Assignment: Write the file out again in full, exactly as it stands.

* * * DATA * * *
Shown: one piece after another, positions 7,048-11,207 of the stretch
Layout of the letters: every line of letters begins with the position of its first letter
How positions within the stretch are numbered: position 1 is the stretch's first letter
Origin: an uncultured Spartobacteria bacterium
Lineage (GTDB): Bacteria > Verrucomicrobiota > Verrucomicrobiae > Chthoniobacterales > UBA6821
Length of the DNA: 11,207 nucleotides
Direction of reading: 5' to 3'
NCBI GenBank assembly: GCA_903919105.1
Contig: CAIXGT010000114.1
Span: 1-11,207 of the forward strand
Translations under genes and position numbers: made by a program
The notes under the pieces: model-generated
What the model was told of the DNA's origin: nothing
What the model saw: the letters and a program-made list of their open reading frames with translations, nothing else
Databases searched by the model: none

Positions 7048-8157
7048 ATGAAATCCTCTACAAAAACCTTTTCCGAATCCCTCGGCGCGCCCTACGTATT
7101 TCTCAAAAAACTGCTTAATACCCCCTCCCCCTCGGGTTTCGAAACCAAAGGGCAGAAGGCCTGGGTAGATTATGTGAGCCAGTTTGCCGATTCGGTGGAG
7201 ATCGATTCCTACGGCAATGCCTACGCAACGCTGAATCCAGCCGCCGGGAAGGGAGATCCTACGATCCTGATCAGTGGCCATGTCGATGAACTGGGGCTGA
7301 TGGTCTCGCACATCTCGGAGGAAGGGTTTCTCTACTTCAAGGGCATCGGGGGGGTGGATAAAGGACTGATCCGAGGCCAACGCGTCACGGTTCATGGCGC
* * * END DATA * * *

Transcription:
Shown: one piece after another, positions 7,048-11,207 of the stretch
Layout of the letters: every line of letters begins with the position of its first letter
How positions within the stretch are numbered: position 1 is the stretch's first letter
Origin: an uncultured Spartobacteria bacterium
Lineage (GTDB): Bacteria > Verrucomicrobiota > Verrucomicrobiae > Chthoniobacterales > UBA6821
Length of the DNA: 11,207 nucleotides
Direction of reading: 5' to 3'
NCBI GenBank assembly: GCA_903919105.1
Contig: CAIXGT010000114.1
Span: 1-11,207 of the forward strand
Translations under genes and position numbers: made by a program
The notes under the pieces: model-generated
What the model was told of the DNA's origin: nothing
What the model saw: the letters and a program-made list of their open reading frames with translations, nothing else
Databases searched by the model: none

Positions 7048-8157
7048 ATGAAATCCTCTACAAAAACCTTTTCCGAATCCCTCGGCGCGCCCTACGTATT
7101 TCTCAAAAAACTGCTTAATACCCCCTCCCCCTCGGGTTTCGAAACCAAAGGGCAGAAGGCCTGGGTAGATTATGTGAGCCAGTTTGCCGATTCGGTGGAG
7201 ATCGATTCCTACGGCAATGCCTACGCAACGCTGAATCCAGCCGCCGGGAAGGGAGATCCTACGATCCTGATCAGTGGCCATGTCGATGAACTGGGGCTGA
7301 TGGTCTCGCACATCTCGGAGGAAGGGTTTCTCTACTTCAAGGGCATCGGGGGGGTGGATAAAGGACTGATCCGAGGCCAACGCGTCACGGTTCATGGCGC